App Support for iPad Centric Workflows

Its been some two years since Apple announced iOS 9, complete with iPad split screen and other multitasking functionality.

My iPads Pro are a key part of my writing, productivity and increasingly, photography, workflow. This is even more the case since the announcement of iOS 11, and all the incredible new iPad Pro centric enhancements.

Most of the apps I use on a daily basis to support my workflows have embraced and support iOS multitasking, including the split screen functionality. These apps include:

  • Bear
  • Byword
  • Draftsd
  • iBooks
  • Lightroom
  • Medium
  • Micro.blog[1]
  • OmniFocus[2]
  • ProtonMail
  • Reeder
  • Slack
  • Spark Mail[3]
  • The Photographers Ephemeris
  • Timepage
  • Tweetbot
  • Ulysses
  • V for Wikipedia
  • 500px

The list of apps that have refused to provide support for iPad Pro users is, fortunately, much shorter.

  • Affinity Photo
  • Flickr
  • Kindle
  • Pocket

I can kind of forgive Affinity as its quite a new app, and in the photography editing space which kind of develops a whole screen mentality.

But Kindle and Pocket are core reading/research/writing workflow apps. To be core to these types of workflows, the apps need to support iPad Pro type functionality.

Kindle holds a near monopoly, but Pocket has competition. I can’t help but wonder whats holding them back.

Doing this personal analysis of the core apps in my workflows it is pretty pleasing to see that most apps are well positioned to support the growing importance of iPad in a mobile lifestyle. And it is pretty telling to me that at some point I will need to make a call about apps that don’t support my workflows…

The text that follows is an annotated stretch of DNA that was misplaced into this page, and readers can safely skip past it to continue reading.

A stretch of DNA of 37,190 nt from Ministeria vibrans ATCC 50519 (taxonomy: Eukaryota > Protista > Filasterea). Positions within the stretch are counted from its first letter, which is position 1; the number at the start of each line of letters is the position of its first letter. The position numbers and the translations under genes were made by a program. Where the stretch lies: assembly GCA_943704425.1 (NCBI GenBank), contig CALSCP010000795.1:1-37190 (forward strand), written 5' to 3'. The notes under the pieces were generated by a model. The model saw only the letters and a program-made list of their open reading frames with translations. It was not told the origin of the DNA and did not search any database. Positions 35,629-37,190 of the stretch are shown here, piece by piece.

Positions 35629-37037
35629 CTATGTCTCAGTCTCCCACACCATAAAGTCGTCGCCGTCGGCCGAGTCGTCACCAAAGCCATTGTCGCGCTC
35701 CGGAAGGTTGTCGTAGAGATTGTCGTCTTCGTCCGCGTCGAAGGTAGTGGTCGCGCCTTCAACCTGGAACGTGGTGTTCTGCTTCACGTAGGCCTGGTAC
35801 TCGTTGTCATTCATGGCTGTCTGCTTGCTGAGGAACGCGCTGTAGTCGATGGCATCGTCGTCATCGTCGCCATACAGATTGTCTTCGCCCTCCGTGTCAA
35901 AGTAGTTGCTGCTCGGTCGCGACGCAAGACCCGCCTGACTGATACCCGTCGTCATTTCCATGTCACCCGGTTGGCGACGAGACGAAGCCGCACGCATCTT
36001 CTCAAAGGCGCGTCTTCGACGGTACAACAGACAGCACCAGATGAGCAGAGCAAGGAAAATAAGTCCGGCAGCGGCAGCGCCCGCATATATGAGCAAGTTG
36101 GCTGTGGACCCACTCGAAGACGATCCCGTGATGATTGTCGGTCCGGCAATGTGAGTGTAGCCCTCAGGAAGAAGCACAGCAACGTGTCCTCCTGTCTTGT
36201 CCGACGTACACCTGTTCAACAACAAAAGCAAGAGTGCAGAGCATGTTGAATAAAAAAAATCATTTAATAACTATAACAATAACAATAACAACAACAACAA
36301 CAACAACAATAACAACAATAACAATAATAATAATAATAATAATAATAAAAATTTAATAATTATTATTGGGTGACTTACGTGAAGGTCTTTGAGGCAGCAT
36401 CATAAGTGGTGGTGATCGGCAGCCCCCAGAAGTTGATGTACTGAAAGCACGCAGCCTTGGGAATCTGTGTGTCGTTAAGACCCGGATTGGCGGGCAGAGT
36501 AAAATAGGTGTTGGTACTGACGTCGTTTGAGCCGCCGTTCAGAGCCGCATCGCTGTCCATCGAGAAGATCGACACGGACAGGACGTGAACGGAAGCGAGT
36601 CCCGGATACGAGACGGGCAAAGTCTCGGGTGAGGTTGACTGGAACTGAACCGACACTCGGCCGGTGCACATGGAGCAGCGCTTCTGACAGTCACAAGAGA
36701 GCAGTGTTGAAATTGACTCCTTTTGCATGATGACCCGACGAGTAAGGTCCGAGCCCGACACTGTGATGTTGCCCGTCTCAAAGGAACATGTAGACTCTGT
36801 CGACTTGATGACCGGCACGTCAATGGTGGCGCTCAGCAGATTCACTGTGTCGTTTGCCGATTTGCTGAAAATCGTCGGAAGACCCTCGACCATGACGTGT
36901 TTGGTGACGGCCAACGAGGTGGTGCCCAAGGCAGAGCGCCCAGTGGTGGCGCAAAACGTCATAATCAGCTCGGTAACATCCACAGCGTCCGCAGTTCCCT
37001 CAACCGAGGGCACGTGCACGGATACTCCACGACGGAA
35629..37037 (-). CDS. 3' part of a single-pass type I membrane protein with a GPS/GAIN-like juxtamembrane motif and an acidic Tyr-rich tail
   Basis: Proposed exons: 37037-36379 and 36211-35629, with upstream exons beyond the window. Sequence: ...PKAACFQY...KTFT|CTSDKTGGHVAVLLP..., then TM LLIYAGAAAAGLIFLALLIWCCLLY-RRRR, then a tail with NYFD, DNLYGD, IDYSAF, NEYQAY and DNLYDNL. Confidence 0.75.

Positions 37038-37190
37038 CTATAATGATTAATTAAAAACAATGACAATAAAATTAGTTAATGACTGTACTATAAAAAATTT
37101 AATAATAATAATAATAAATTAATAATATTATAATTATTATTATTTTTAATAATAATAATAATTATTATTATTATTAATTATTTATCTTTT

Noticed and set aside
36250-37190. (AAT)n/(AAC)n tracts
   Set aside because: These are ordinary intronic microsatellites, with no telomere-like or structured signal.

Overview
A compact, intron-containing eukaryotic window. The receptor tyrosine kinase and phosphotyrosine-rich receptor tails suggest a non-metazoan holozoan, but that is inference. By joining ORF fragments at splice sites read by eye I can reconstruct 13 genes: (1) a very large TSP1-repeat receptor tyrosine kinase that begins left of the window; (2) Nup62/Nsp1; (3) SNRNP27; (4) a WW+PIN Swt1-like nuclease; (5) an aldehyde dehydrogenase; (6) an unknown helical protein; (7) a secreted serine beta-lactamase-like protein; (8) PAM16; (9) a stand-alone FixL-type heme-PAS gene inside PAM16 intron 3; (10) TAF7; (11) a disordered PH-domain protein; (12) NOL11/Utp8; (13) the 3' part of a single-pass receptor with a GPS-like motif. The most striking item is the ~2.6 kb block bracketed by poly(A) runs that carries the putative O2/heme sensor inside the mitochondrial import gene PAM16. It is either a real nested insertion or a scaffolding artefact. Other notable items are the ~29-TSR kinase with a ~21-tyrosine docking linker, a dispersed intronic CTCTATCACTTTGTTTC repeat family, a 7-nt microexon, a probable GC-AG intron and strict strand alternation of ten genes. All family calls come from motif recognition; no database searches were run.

1. Which was only released today.  ↩
  2. And I am pretty sure most other Omni apps  ↩
  3. And other apps from Readdle  ↩
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Completing The iPad Pro – The Smart Keyboard

I ordered my iPad Pro just over two weeks ago – and it arrived here in Darwin just two days later.

At the same time I considered purchasing the Smart Keyboard, but the expected delivery was 4–5 weeks, so I decided to wait and see what other options would come onto the market. I ordered a Smart Cover instead, which shipped the same day, but was sent separately and arrived five days later!

When it arrived the smart cover had been damaged in the mail, so I called Apple who have refunded the cover, and then decided to go and look locally at a couple of retailers[1] who had the cover in stock. Arriving at JB Hi Fi at Berrimah, I was surprised to find that they had a half dozen Smart Keyboards in stock[2]. I decided to purchase one, and am really glad that I did.

Having been a happy user of Logitech keyboards[3] for previous iPads I had grown used to the extra row of iOS specific keys for navigation (home, app switch), search and system contols (volume, brightness, etc), and was concerned that not having these would somehow limit my experience. Similarly I was concerned that the extra bulk and weight might diminish the utility of the Smart Keyboard.

I’ve been using the Smart Keyboard for about a week now, and love it. It makes the iPad Pro experience one that it both versatile and complete. The iPad Pro combined with the Smart Keyboard is a notebook computer alternative that will work for me[4].

It is still only a week, so I am sure my opinion will evolve, but here are my current thoughts on the Smart Keyboard.

  • The convenience of the integrated keyboard with a Smart Cover is outstanding.
  • The experience of the built in pairing is excellent. Plug and go in real life.
  • The integrated charging/powering from the iPad Pro battery is excellent. One less charger to worry about.
  • The lack of the extra row of iOS specific function keys has not turned out to be an issue for me. I like the app-specific smart key approach, and look forward to more app developers[5] building in support for these. That CMD+Space brings up Spotlight (search) and CMD+Tab brings up an app switcher is a great experience as there is consistency with